Why President Elect Barack Obama is not the first Hip Hop President
by Rosa A. Clemente
"Each generation out of relative obscurity, must discover its mission, fulfill it, or betray it." Frantz Fanon
It has been 45 days since the Hip Hop generation helped usher in the first Black male President of the United States of America. Since that historic night, many within Hip Hop culture, like writer Greg Kot of the Boston Globe, entrepreneur Russell Simmons, artists Common, Jay-Z and P. Diddy, have declared President-Elect Obama the first Hip Hop president. In my humble opinion they are wrong, dead wrong. It does not matter how many Hip Hop pundits, non-profit organizations, and recognizable figures within the culture declare it. Much like an MC or B-Girl battle, I'm ready to challenge that declaration.
As a long time community organizer and Hip Hop activist and journalist, I have always followed a rule: never allow someone to become your priority while you become his or her option. For President Elect Barack Obama and the entire Democrat Party leadership in this country, the
Hip Hop generation has never been a priority, we have always been an option and that option is used mostly to get out the vote during elections. Efforts like Vote or Die, Generation Vote, Rock the Vote, Respect my Vote, do not empower a generation - they are catchy slogans emblazoned on pretty white tees that offer empty rhetoric. At the end of the day, those G.O.T.V. efforts become guaranteed votes for the Democratic Party and often fail to educate their followers about candidates that run outside of the two-party system.
I believe that like many before him, President-Elect Barack Obama's campaign used Hip Hop to create excitement amongst young people in this country, but we must clearly see through the $750 million bling-bling marketing haze of his campaign. The few times he was pressed on his association to Hip Hop, he spoke about offensive rap lyrics and Black men having respect for themselves by pulling up their pants. I do not recall one specific mention of the political victories and social consciousness brought out by millions in the culture. Just because you brush off your shoulders, fist bump the future First Lady, or play a mean game of street ball, that does not make you Hip Hop. What we have now is an Obama administration that came into power with the promise of change, but is remixing that promise by sampling from the Bill Clinton Presidency, including Hillary herself, and this new remix will do nothing to change the mass conditions of our people.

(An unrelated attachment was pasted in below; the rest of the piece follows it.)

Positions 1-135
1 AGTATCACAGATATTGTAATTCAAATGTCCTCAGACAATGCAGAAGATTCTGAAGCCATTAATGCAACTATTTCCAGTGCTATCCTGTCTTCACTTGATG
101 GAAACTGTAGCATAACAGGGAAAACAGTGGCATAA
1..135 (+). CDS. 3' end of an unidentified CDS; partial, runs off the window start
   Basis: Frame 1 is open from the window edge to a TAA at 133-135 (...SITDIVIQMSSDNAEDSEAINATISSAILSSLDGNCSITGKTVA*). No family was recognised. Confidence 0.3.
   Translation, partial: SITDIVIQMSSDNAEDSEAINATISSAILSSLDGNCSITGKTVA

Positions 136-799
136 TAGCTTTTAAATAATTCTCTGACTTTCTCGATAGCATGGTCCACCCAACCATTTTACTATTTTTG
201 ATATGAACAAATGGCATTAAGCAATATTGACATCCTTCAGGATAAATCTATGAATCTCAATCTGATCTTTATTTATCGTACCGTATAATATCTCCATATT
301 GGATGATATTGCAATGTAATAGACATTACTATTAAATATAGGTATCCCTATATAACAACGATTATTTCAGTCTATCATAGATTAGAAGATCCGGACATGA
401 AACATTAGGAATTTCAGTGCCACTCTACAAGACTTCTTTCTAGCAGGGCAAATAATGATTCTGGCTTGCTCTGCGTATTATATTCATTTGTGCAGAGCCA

In Van Jones new book, The Green Collar Economy, Van says, "It is time to change from fighting against something to fighting for something." For me that statement encapsulates why I chose to accept Cynthia's McKinney's invitation to be her running mate and why the Green Party made history by choosing us as the first women-of-color ticket in American Presidential politics. I accepted the call because I was no longer interested in fighting against the Democratic or Republican Party.
I want to fight for a Hip Hop political movement not dominated by white liberal politics or white foundation money. I want to fight for a Hip Hop political movement that is African-centered, respects women as leaders and believes in Universal Health Care. A Hip Hop movement that fights for amnesty for undocumented immigrants and an end to the prison industrial complex. We must all fight for a Hip Hop political movement that wants to be at peace with our global brothers and sisters, that will build a truly independent media apparatus and will stand up and mobilize against the increasing racial violence against Latino/a immigrants and demands a live-able wage. We need a Hip Hop movement that is not afraid to say that the Palestinian people should have the full right of return and that the Israeli Occupation of their homeland is illegal. I need Hip Hop to affirm the right of the Puerto Rican people and our island to be an independent nation and I need Hip Hop to help free all of our political prisoners and prisoners of war. We need Hip Hop to end the war in Iraq and Afghanistan, to end the death penalty and we must create a Hip Hop political movement that empowers working class communities, fights for Green Jobs and will never deny L.G.B.T. brothers and sisters their God-given human rights. Finally I want Hip Hop to uplift and support its women, to accept women of color as capable much needed leaders, and to understand that as long as it continues to deny women their much fought place in the culture, Hip Hop will die.
So this is what I am fighting for. For me its not only about holding Obama, the House of Representatives, or the United States Senate accountable. Holding public officials accountable is important, but building a multi-racial social justice movement is a necessity for our very existence. Yes Hip Hop, President-Elect Barack Obama may be the first Black President, but he will not be the first Hip Hop President. Only we the people of Hip Hop can make that a reality.
Rosa Clemente and her daughter Alicia-Maria, live in North Carolina. This the first in a series of four articles commissioned for the Green Institute by Rosa Clemente.